@barcelona Yeah, I agree. I love how we label our sexuality and then we give ourselves classifications within...twink, bear...Is there a point to it? Why can't we all forget about sexuality and swoon it if it's attractive?! Thanks for the comments everyone.
@Aaron But what IS maturity really, and how many of us have it--gay or straight? Everyone is their own little world of weird.
@barcelona Yeah, I agree. I love how we label our sexuality and then we give ourselves classifications within...twink, bear...Is there a point to it? Why can't we all forget about sexuality and swoon it if it's attractive?!
Like · 18.11.2014 15:06:51
icon-wio JDJ5585 commented on an article
  • 12.11.2014 14:05:47
  • Male (34)
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Top 5 arguments about homosexuality: busted!

Does this article really require an introduction? Nope. So here are the Top 5 arguments against homosexuality, and why they're completely absurd...5) IT'S UNNATURAL
No. It's. Not.
Many people make the case that because sexual intercourse is first and foremost a means of reproducing, homosexual sex More… must therefore be unnatural. Here's the thing: Mother Nature also made sex pleasurable. In fact, that's how she makes sure we do it often enough to keep the species chugging along. It reduces stress, and it feels awesome.
That's why we do it even when we're not trying to make babies.That's why we do it while using condoms. That's why we do it while using birth control pills. If you're saying homosexuals are unnatural because they don't contribute to reproduction, then it's also logical for homosexuals to suggest that maybe you shouldn't have heterosexual sex when children are not the desired result. Contraception is quite unnatural too... And yet... we don't say that. We don't judge you.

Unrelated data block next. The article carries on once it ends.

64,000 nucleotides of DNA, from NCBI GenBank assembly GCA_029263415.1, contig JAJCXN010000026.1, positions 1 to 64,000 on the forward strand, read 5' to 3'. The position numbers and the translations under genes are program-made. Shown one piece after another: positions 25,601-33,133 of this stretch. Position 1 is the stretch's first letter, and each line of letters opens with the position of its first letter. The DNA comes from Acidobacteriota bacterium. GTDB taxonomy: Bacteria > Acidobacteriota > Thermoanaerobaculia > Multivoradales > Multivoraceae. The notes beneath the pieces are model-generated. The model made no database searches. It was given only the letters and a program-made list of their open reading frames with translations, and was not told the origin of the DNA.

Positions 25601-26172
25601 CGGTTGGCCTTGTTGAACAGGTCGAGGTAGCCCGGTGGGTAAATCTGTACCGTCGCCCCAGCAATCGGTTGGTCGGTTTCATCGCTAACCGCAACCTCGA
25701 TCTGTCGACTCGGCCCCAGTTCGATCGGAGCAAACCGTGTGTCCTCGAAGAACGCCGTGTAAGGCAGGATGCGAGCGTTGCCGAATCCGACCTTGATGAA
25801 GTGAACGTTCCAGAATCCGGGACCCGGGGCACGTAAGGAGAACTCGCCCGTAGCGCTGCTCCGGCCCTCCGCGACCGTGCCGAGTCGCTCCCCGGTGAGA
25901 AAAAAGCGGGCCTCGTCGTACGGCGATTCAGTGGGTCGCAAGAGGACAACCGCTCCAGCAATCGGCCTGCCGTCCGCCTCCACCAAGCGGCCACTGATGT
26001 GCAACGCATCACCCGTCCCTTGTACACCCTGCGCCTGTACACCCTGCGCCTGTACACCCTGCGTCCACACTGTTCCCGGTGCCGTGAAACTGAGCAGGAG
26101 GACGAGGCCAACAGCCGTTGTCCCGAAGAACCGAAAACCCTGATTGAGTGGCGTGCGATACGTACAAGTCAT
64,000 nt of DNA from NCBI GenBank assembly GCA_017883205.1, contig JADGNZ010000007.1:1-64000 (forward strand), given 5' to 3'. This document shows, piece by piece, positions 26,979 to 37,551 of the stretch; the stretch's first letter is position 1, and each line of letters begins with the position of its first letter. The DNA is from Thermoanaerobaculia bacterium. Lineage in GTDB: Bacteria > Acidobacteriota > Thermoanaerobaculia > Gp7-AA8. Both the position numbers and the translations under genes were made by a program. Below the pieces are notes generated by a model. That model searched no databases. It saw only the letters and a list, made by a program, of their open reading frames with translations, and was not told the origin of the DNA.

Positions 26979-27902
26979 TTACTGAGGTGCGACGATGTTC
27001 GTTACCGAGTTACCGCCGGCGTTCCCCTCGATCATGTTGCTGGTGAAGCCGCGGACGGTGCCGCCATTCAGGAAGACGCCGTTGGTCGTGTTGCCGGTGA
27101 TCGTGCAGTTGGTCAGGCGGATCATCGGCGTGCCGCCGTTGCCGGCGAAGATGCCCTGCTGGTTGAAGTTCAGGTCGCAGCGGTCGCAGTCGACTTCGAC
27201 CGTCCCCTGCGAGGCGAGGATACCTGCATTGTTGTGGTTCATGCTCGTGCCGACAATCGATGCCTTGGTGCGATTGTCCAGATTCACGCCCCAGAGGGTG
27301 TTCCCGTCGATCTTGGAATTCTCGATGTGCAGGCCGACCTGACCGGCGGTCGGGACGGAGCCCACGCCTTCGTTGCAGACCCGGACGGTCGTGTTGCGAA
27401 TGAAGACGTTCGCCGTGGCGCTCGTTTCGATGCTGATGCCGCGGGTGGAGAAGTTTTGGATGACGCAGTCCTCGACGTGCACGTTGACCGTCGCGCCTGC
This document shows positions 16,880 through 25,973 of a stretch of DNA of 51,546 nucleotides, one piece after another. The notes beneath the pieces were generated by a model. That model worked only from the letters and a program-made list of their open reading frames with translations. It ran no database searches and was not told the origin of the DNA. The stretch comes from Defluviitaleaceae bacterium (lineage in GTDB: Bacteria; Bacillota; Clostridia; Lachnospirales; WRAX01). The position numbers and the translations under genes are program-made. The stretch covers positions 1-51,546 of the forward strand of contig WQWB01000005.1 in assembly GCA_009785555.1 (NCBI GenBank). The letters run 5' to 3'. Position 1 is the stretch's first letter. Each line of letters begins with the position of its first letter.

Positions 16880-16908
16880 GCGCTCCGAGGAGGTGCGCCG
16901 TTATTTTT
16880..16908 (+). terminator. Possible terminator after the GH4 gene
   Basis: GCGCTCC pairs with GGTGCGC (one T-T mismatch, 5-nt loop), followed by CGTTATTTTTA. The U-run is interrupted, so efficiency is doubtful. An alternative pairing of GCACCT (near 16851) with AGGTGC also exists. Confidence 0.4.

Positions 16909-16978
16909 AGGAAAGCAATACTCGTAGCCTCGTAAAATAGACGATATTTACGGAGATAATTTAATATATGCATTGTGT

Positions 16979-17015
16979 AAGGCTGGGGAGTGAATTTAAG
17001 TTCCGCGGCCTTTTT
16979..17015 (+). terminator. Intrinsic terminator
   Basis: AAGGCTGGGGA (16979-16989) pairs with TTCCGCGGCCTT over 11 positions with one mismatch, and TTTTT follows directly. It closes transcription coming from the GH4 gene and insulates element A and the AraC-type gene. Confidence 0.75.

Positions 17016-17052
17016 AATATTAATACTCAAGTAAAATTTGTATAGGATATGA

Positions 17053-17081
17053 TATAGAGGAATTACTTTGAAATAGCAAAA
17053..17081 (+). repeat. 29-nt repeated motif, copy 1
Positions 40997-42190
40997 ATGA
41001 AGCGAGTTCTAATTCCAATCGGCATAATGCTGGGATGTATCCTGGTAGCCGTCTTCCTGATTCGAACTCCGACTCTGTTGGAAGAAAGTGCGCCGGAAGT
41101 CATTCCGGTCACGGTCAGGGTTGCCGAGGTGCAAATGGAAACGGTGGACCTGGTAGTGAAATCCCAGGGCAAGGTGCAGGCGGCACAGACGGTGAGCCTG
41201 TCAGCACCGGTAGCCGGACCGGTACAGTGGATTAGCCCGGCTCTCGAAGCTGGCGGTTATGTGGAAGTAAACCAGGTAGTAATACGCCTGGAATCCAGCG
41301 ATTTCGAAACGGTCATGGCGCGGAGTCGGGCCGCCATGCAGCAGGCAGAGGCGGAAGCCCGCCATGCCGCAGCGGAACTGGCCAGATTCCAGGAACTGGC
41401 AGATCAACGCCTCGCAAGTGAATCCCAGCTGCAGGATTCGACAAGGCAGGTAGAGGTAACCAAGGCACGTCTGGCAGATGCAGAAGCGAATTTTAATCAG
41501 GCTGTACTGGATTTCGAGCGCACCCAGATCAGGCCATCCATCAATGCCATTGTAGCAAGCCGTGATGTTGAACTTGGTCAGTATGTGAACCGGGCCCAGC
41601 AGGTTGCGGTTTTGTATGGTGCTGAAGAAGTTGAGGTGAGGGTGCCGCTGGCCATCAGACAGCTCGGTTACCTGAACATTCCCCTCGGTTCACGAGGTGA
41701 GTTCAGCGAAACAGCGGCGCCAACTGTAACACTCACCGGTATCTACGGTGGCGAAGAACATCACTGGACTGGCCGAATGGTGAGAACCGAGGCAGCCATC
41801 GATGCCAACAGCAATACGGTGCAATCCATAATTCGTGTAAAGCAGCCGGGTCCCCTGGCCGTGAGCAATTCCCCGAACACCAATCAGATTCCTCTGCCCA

Homosexual behaviour has been observed in nearly 1,500 species. If homosexuality is unnatural, then it probably wouldn't be so pervasive in, you know, nature. Perhaps we should stop making ridiculous assertions about with whom mother nature wants us to have sex.
Don't mothers just want us to be happy and healthy?
I'll be quick about this one. Quick and dirty. Recent studies indicate that 44% of males have had anal sex with the opposite gender, while 36% of females have had anal sex with the opposite gender.
Do you know what that means? As the gay population makes up about 5-10% of humanity, it means there are a lot more straight people having anal sex than gay people having anal sex. Statistically, if you're going to hate on people for having anal sex, then it would make a lot more sense to focus on the larger group of people involved in such scandalous, 'dirty' methods of sexual intercourse.